This year’s Dulwich Pavilion celebrates colour and multiculturalism

Created by architecture practice Pricegore and British-Nigerian designer Yinka Ilori, The Colour Palace features a bold geometric pattern formed of thousands of pieces of hand-painted timber

Based in south east London, Dulwich Picture Gallery is perhaps best known for its permanent collection of Baroque artworks, but the gallery has also been branching out in recent years with the hope of attracting new audiences.

It recently put on an exhibition celebrating the work of Finnish artist and Moomins creator Tove Jansson, and in 2017 it launched the Dulwich Pavilion competition in collaboration with the London Festival of Architecture, which saw emerging practice IF_DO create a mirror-based installation and events space on the lawns outside the gallery.

Now in its second edition, the winning design from this year’s competition has just been unveiled. Created by local architecture practice Pricegore and designer Yinka Ilori, The Colour Palace’s design nods to multiculturalism of this area of London, as well Ilori’s own Nigerian heritage.

“The idea behind the Colour Palace was to create a public pavilion that unapologetically celebrated African and European ideas and cultures in the most rich and authentic way,” says the designer.

After beating 150 other entries to win the competition last year, Ilori and the Pricegore team spent time at each other’s studios to learn more about their working practices before bringing the pavilion to life.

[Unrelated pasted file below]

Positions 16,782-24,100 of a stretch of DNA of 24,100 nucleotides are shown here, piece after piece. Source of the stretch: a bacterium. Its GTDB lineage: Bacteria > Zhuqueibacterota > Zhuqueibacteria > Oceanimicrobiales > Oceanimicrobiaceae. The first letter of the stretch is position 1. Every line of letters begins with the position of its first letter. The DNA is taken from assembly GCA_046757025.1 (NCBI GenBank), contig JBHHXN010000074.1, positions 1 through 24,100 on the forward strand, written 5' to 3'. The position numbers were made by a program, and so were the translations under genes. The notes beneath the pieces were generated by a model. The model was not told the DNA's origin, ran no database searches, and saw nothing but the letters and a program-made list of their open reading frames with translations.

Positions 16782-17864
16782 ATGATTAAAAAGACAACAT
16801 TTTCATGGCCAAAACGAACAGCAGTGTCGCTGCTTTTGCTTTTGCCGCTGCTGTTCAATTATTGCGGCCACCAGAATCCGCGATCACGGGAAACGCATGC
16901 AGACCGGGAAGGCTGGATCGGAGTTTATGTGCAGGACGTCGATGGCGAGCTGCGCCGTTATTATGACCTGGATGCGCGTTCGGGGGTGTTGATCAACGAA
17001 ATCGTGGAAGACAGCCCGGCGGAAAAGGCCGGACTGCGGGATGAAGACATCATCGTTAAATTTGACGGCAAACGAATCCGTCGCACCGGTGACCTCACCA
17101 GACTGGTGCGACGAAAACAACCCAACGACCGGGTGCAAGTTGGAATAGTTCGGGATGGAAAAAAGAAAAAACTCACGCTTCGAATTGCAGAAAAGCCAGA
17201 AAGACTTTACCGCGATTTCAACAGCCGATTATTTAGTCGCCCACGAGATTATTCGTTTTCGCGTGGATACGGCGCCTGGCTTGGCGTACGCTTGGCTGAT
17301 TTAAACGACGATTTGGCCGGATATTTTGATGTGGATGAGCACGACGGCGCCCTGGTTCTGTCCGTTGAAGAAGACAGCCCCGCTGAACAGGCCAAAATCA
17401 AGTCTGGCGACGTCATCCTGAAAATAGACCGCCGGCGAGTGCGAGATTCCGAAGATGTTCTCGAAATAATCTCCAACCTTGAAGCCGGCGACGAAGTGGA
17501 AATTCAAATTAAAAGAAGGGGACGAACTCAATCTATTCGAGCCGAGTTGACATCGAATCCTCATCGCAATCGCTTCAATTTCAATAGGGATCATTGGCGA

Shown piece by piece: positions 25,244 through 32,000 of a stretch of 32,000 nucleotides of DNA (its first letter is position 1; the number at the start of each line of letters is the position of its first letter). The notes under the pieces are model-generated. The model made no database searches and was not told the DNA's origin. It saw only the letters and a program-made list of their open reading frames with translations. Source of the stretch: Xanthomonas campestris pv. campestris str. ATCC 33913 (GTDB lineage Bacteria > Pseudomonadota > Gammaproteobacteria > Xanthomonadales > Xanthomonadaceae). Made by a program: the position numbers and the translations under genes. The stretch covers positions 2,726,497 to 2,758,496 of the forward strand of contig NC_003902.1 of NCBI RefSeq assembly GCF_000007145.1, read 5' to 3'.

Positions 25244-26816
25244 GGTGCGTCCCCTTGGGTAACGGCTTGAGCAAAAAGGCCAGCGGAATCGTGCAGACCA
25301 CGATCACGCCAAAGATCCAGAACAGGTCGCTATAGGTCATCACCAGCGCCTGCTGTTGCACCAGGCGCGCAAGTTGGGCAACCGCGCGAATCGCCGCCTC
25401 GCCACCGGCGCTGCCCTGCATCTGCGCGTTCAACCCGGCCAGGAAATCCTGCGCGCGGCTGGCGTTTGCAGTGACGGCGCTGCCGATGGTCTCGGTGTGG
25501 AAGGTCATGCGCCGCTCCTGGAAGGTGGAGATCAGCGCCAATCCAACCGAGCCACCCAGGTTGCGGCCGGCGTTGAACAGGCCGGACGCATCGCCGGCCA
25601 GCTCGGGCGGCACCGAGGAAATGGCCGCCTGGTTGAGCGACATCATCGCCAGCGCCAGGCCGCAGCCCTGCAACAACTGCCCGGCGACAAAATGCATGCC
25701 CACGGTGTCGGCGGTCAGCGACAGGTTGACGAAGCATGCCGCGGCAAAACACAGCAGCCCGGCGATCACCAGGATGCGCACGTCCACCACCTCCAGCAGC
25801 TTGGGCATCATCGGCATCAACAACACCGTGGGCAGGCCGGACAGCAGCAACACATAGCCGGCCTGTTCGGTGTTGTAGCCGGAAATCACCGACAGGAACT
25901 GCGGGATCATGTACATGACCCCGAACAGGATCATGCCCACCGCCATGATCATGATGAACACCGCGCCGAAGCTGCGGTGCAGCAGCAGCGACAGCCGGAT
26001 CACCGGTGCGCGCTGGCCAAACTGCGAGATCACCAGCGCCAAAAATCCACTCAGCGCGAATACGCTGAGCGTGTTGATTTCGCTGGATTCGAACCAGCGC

The end result is a palace-inspired structure which is raised on monumental feet, and comprises thousands of individual pieces of hand-painted timber to create a bold geometric pattern reminiscent of the fabric markets of Lagos in Nigeria.

Inside the installation is a theatre-like space with a gantry overlooking it, which will be used throughout the summer for events including neon life drawing, supper clubs and yoga.

While The Colourful Palace bears all the hallmarks of Ilori’s signature colourful style, creating the pavilion presented the designer with an array of new challenges, especially when compared to the upcycled chairs and other furniture designs that he is best known for.

All photography by Adam Scott

“I’ve always wanted to work on a large scale and tell the world how powerful storytelling and colour is and what it can do to people and communities,” says Ilori. “Now I’ve worked on this scale it will be hard for me to look at a chair again with a small amount of colour! [But] don’t get me wrong, chairs will always be my first love because they’ve allowed me to be myself.”

The Colour Palace is open from 12 June – 22 September 2019. Entry is free. For more info visit


Milton Keynes